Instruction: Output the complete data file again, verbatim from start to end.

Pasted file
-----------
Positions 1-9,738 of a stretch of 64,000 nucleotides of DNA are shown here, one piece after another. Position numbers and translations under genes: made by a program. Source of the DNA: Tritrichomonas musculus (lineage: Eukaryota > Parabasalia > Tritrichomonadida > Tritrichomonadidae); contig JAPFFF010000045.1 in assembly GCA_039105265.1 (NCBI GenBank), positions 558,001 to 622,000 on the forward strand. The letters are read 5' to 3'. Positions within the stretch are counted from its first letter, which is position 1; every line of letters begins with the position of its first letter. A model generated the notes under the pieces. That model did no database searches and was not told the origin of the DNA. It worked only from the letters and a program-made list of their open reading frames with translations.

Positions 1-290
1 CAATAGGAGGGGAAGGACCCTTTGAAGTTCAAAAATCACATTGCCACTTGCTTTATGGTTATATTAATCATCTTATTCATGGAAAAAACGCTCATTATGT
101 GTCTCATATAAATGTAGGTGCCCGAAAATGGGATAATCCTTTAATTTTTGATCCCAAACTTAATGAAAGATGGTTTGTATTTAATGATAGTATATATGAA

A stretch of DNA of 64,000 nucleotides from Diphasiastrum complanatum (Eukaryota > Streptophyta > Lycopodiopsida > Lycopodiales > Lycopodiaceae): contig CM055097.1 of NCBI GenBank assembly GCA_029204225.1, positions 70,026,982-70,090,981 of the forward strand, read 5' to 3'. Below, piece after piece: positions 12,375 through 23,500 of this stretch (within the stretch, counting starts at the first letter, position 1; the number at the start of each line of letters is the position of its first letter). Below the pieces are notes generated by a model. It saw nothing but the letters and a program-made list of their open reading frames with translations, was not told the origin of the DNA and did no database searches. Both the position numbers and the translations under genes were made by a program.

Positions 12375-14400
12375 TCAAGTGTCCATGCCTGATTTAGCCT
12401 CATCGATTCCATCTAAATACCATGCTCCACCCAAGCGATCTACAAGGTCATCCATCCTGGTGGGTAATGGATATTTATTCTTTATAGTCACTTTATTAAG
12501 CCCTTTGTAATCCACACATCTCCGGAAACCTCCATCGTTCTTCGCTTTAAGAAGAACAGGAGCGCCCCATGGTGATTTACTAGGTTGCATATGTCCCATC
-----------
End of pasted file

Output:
Positions 1-9,738 of a stretch of 64,000 nucleotides of DNA are shown here, one piece after another. Position numbers and translations under genes: made by a program. Source of the DNA: Tritrichomonas musculus (lineage: Eukaryota > Parabasalia > Tritrichomonadida > Tritrichomonadidae); contig JAPFFF010000045.1 in assembly GCA_039105265.1 (NCBI GenBank), positions 558,001 to 622,000 on the forward strand. The letters are read 5' to 3'. Positions within the stretch are counted from its first letter, which is position 1; every line of letters begins with the position of its first letter. A model generated the notes under the pieces. That model did no database searches and was not told the origin of the DNA. It worked only from the letters and a program-made list of their open reading frames with translations.

Positions 1-290
1 CAATAGGAGGGGAAGGACCCTTTGAAGTTCAAAAATCACATTGCCACTTGCTTTATGGTTATATTAATCATCTTATTCATGGAAAAAACGCTCATTATGT
101 GTCTCATATAAATGTAGGTGCCCGAAAATGGGATAATCCTTTAATTTTTGATCCCAAACTTAATGAAAGATGGTTTGTATTTAATGATAGTATATATGAA

A stretch of DNA of 64,000 nucleotides from Diphasiastrum complanatum (Eukaryota > Streptophyta > Lycopodiopsida > Lycopodiales > Lycopodiaceae): contig CM055097.1 of NCBI GenBank assembly GCA_029204225.1, positions 70,026,982-70,090,981 of the forward strand, read 5' to 3'. Below, piece after piece: positions 12,375 through 23,500 of this stretch (within the stretch, counting starts at the first letter, position 1; the number at the start of each line of letters is the position of its first letter). Below the pieces are notes generated by a model. It saw nothing but the letters and a program-made list of their open reading frames with translations, was not told the origin of the DNA and did no database searches. Both the position numbers and the translations under genes were made by a program.

Positions 12375-14400
12375 TCAAGTGTCCATGCCTGATTTAGCCT
12401 CATCGATTCCATCTAAATACCATGCTCCACCCAAGCGATCTACAAGGTCATCCATCCTGGTGGGTAATGGATATTTATTCTTTATAGTCACTTTATTAAG
12501 CCCTTTGTAATCCACACATCTCCGGAAACCTCCATCGTTCTTCGCTTTAAGAAGAACAGGAGCGCCCCATGGTGATTTACTAGGTTGCATATGTCCCATC